Albertson v. Subversive Activities Control Board 382 U.S. 70 (1965)
ALBERTSON v. SUBVERSIVE ACTIVITIES CONTROL BOARD 382 U.S. 70 (1965)
This was one of several cases in which the warren court, on self-incrimination grounds, struck down compulsory registration provisions aimed at individuals who were members of inherently suspect groups. (See marchetti v. united states.) The Communist party failed to register with the government as required by the subversive activities control board. The Board's order obligated all members of the party to register. By refusing, Albertson made himself liable to criminal penalties; he offered numerous constitutional objections. The Supreme Court decided only his claim that the order violated his right against self-incrimination.
Justice william j. brennan for an 8–0 Court observed, "Such an admission of membership may be used to prosecute the registrant under the membership clause of the smith act … or under … the Subversive Activities Control Act.…" The government relied on an old decision requiring all taxpayers to file returns, but Brennan answered that tax regulations applied to the public, not to "a highly selective group inherently suspect of criminal activities." The government also argued that a grant of immunity from prosecution for registrants supplanted the right against self-incrimination. Relying on counselman v. hitchcock (1892), Brennan ruled that unless the government provided "absolute immunity" for all transactions relating to coerced admissions, it failed to supplant the right. In kastigar v. united states (1972) the Court switched from transactional to use immunity.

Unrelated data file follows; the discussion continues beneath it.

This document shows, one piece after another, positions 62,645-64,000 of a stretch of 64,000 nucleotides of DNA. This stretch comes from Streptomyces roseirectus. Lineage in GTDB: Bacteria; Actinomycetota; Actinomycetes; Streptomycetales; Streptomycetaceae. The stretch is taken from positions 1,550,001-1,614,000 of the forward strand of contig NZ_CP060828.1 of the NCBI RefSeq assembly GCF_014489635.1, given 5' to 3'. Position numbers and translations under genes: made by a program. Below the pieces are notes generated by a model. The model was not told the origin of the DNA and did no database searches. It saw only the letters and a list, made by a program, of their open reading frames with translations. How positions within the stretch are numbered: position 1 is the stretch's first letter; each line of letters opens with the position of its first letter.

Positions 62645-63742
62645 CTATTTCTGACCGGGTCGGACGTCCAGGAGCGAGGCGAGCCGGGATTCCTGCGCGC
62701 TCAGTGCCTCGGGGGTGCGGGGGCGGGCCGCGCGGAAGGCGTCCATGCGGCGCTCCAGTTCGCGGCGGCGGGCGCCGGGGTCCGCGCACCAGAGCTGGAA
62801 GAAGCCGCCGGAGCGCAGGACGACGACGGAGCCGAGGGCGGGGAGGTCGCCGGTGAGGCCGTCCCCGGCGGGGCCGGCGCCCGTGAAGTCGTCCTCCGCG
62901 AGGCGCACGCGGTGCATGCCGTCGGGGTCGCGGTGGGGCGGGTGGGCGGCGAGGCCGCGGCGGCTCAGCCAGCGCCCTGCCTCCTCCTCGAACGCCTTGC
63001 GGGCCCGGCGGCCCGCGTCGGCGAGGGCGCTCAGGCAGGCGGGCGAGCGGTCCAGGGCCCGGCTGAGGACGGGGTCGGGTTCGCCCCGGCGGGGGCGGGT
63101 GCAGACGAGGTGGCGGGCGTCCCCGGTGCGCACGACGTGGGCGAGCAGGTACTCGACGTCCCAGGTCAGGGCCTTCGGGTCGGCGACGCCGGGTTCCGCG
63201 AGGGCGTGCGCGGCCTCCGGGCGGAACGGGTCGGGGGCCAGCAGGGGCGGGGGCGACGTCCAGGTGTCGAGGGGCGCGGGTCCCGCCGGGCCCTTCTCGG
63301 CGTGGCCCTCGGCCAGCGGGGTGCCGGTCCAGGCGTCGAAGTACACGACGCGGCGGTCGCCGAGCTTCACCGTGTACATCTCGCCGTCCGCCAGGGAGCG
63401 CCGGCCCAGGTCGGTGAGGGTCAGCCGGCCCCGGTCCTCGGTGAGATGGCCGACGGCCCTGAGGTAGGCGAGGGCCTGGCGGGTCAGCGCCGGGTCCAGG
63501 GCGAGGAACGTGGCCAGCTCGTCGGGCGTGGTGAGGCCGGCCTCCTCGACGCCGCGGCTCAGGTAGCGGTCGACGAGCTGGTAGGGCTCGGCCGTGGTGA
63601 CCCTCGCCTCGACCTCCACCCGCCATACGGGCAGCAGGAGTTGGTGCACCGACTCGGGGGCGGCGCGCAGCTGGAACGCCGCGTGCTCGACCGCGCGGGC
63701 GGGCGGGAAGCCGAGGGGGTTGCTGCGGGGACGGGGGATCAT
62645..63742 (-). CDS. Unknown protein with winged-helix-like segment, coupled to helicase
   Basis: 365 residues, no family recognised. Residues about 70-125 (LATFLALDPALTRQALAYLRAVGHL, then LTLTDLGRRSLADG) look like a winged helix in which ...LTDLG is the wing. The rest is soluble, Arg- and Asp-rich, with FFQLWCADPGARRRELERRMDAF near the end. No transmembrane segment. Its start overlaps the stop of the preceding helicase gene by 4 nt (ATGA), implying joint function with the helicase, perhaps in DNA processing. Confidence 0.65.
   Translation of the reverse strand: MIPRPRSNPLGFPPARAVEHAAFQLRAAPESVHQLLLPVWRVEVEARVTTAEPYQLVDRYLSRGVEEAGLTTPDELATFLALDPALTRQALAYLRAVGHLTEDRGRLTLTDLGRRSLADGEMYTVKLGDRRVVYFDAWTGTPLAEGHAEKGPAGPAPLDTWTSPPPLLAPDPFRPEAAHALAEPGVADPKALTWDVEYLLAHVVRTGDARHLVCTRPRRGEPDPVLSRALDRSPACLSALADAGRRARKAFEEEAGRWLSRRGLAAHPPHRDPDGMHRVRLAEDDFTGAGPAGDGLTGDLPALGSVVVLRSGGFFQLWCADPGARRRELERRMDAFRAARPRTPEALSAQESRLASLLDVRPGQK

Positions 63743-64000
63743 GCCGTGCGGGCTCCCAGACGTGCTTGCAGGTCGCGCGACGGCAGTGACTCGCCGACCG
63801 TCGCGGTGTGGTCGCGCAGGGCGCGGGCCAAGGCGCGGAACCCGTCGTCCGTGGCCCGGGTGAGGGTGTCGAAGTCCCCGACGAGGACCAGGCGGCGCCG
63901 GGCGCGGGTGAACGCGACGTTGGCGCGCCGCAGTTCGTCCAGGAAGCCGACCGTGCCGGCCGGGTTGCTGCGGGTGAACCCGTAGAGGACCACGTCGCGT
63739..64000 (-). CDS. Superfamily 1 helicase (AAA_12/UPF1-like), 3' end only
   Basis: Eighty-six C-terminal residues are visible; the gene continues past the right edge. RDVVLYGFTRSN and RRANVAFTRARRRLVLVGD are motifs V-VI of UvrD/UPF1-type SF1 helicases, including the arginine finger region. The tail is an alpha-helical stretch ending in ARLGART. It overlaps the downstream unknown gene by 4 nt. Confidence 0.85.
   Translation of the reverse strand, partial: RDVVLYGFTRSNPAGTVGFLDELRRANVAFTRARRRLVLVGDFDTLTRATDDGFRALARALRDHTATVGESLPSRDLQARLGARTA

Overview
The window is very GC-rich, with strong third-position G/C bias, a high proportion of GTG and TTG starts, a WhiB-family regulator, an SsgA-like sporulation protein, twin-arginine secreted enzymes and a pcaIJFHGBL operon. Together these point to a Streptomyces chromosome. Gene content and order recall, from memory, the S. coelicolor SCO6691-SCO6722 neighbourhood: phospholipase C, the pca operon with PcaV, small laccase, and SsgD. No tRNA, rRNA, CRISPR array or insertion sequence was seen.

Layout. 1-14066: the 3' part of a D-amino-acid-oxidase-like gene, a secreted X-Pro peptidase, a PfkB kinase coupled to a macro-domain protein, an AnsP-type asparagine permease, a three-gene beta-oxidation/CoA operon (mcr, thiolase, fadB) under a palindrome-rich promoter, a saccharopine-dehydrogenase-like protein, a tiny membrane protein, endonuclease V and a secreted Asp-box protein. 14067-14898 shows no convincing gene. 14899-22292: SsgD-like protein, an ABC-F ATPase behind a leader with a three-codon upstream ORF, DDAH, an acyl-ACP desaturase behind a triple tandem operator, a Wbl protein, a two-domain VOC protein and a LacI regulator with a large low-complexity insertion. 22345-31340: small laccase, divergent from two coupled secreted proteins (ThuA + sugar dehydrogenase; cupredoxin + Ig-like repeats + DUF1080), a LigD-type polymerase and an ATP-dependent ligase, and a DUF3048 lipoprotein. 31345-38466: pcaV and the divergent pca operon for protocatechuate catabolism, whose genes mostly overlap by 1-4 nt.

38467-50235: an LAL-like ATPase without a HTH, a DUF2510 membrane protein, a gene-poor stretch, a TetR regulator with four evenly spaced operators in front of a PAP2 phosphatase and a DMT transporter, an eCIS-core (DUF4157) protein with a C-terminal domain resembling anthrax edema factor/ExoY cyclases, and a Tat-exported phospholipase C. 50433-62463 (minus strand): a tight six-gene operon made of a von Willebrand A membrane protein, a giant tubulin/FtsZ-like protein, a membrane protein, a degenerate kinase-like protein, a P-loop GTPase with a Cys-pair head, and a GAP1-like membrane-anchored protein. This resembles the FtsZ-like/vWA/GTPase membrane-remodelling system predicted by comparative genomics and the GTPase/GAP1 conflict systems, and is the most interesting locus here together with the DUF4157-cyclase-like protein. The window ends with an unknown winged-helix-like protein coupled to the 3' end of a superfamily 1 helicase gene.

(See immunity grants.)
Leonard W. Levy